On Monday, a privately funded space tourism endeavor reached a milestone.
After releasing from a carrier aircraft at a height of 48,000 feet, SpaceShipTwo powered its rocket engine, broke the sound barrier, reached a speed of Mach 1.2, climbed to 55,000 feet and then landed safely.
By the end of the year, Virgin Galactic’s SpaceShipTwo is expected to attempt to fly into space. If all goes well, the 560 people who have agreed to pay $200,000 each to take a brief flight into space will get their chance to board the six-passenger spaceship in the coming years.
For many, the approaching dawn of space travel is an awe-inspiring achievement. For a small group of people convening in Lincoln Thursday, it’s law-inspiring too.
The legal impact of lower-cost access to space is one of five topics up for discussion and debate at the seventh-annual Lincoln Space and Cyber Law Conference. The event is hosted by the University of Nebraska-Lincoln’s first-of-its-kind Space, Cyber and Telecommunications Law program.
At the conference, Frans von der Dunk, professor of space law at UNL, said presenters will put the issues out there and look forward to an interesting discussion among students and other presenters with a high level of interest in the topics. Former UNL space law students have gone on to work for SpaceX, NASA’s Jet Propulsion Laboratory and United States Cyber Command. Many of this year’s panelists are U.S. Strategic Command staffers.
Those who attend the conference debate the legal ramifications of topics that, to an outsider, might sound rather Bradburian. One year the conference focused on how best to destroy, or otherwise respond to, asteroids and other near-earth objects.
But each topic is of very real consequence, including, now, space travel. Though Virgin Galactic got the headlines this week, XCOR also is planning to send a ship into space early next year, von der Dunk said.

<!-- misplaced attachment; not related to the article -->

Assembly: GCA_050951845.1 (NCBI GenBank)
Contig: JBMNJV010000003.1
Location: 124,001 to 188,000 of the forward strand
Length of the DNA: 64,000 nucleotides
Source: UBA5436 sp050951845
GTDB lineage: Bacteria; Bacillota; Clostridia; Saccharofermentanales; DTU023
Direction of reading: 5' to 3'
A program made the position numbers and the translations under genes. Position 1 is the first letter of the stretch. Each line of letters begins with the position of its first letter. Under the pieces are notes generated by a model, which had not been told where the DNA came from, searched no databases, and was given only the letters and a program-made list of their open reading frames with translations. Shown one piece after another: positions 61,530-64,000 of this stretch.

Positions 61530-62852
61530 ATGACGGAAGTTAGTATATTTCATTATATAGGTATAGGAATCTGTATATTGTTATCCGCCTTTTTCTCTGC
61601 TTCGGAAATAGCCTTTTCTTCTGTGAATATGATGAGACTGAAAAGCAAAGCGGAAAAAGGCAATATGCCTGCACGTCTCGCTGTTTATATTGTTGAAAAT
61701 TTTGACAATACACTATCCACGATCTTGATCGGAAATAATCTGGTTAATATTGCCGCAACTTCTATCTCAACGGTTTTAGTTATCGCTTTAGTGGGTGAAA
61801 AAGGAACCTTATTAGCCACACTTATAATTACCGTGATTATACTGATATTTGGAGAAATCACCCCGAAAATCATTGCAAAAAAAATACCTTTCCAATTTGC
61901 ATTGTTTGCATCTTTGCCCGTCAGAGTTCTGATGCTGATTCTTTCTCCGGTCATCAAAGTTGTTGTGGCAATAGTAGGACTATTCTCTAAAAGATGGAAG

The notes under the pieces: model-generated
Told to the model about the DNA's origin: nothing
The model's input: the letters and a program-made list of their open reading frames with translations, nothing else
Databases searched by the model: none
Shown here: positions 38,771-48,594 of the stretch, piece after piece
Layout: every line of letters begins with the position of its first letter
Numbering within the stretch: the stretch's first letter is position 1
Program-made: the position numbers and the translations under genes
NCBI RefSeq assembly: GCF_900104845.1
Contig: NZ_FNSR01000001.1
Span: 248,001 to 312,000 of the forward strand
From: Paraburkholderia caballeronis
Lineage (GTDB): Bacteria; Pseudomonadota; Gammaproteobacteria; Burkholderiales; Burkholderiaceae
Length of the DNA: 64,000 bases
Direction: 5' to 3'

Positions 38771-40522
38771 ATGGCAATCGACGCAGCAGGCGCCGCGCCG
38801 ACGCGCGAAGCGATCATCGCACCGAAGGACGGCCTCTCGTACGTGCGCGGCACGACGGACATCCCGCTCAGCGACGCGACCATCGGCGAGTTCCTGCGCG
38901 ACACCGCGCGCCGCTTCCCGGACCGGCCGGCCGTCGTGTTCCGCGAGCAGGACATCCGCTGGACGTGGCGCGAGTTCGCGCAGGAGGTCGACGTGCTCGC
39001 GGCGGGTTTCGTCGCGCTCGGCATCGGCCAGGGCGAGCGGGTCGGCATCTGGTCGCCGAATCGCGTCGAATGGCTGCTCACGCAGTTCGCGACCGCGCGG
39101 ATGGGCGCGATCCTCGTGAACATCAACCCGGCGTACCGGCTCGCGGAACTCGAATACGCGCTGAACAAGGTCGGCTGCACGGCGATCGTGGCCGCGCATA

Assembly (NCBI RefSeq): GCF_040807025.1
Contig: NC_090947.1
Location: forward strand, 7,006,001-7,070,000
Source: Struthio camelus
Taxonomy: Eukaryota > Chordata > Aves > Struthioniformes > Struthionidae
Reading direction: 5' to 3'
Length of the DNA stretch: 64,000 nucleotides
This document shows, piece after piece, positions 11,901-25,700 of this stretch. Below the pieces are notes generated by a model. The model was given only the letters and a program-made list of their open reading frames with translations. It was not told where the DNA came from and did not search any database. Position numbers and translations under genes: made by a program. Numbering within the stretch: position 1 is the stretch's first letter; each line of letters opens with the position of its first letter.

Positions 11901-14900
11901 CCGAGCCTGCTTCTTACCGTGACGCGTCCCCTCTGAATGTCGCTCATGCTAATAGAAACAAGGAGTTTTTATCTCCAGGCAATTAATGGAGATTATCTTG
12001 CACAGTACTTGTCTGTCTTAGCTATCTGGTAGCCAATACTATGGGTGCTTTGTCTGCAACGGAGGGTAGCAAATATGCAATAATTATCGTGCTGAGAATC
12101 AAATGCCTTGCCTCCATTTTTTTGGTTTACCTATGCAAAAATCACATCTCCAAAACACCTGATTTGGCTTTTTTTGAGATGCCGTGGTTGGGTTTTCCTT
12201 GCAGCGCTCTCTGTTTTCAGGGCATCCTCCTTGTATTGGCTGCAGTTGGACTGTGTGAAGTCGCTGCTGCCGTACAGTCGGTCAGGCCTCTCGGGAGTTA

“So it’s certainly no longer science fiction,” he said.
Von der Dunk will be one of three panelists who will discuss the commercial space impact. He said the nascent nature of that industry is one of the reasons he and others are drawn to space law -- there’s more room for creativity than there would be in, say, criminal law.
With space tourism, von der Dunk said regulators are looking in part to legal issues that cover adventure tourism for guidance, since space travel is “basically a sophisticated bungee jump,” he said.
As of now, there isn’t much concern that some company will try to undercut the leading space tourism companies and provide space flights from a country with little or no regulation, since no one in his or her right mind would agree to pay someone heaps of money to fly 62 miles or so into the heavens in an untested experimental craft.
Along with commercial spaceflight, conference attendees this year will explore the legal ramifications of cyber attacks, radio frequency interferences and space debris.
There’s a lot of space debris -- USSTRATCOM tracks about 23,000 orbiting pieces of man-made junk that are each larger than a softball, said Matthew Schaefer, director of UNL’s Space, Cyber and Telecommunications Law program. He said China blew up an aging weather satellite in 2007 during a weapons test, causing it to splinter into about 2,500 pieces of space debris, he said.
There are almost as many legal hurdles to deal with when you begin to discuss how best to remove that debris from space, he said. Schaefer said it’s a highly specialized area of law, but it’s one that will continue to develop along with UNL’s space law program.
Recently, UNL hired Jack Beard from UCLA to teach international telecommunications, national security law, arms control, and international law courses, and Gus Herwitz to lead the telecommunications department beginning in the fall. They join the faculty as enrollment in the small program -- there are currently 12 students -- continues to grow, thanks to courses now being available for practicing attorneys interested in specializing in space and telecommunications law to take, naturally, online.